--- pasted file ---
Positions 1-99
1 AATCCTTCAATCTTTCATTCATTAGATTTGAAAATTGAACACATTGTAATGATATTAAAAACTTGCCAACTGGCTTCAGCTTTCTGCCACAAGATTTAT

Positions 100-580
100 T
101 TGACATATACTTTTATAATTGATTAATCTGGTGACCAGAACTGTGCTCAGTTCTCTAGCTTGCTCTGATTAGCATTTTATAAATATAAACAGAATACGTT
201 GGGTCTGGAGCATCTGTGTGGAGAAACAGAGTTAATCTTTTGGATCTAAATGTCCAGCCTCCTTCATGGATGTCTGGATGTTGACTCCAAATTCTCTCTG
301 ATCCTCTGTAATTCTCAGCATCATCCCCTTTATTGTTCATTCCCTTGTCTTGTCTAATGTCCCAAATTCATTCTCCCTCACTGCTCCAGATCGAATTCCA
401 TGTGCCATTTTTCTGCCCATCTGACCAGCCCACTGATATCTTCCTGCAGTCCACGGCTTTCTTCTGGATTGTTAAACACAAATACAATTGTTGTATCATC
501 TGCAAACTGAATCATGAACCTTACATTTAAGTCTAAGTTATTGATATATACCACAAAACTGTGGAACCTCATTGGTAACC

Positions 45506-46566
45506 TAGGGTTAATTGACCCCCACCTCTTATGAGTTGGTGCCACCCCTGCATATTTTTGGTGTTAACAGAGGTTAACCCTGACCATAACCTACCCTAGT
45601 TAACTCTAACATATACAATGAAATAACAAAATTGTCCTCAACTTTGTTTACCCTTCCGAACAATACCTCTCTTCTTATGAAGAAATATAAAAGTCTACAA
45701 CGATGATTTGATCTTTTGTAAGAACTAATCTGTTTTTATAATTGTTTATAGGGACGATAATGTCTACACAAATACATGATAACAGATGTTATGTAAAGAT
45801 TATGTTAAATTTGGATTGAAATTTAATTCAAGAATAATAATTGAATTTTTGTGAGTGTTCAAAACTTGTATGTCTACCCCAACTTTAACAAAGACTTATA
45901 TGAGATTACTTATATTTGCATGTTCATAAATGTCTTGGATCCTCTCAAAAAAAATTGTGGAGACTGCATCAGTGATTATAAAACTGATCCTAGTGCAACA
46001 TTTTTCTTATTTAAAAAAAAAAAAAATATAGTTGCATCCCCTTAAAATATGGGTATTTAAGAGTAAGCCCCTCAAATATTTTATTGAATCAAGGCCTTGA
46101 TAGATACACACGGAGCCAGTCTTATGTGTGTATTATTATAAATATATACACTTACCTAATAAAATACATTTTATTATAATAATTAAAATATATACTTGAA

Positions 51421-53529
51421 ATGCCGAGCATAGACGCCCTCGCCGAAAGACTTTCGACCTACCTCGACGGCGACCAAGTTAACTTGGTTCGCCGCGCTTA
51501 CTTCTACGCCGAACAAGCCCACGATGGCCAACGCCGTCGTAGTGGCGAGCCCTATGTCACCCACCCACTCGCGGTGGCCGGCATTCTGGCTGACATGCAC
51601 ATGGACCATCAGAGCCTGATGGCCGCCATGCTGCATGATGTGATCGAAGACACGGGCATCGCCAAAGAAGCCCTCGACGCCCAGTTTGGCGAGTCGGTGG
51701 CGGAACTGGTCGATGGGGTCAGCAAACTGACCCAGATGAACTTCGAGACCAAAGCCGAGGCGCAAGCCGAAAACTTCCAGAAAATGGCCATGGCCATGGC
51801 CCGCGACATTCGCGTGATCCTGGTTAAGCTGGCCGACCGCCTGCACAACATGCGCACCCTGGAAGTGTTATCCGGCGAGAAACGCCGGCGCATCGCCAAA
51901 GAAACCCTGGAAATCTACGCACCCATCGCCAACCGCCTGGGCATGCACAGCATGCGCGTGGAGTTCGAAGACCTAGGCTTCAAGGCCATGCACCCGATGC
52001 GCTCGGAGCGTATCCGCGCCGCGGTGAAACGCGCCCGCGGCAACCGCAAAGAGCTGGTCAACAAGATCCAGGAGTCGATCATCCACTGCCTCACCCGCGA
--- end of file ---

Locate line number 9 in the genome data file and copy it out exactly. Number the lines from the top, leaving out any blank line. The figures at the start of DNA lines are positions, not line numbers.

501 TGCAAACTGAATCATGAACCTTACATTTAAGTCTAAGTTATTGATATATACCACAAAACTGTGGAACCTCATTGGTAACC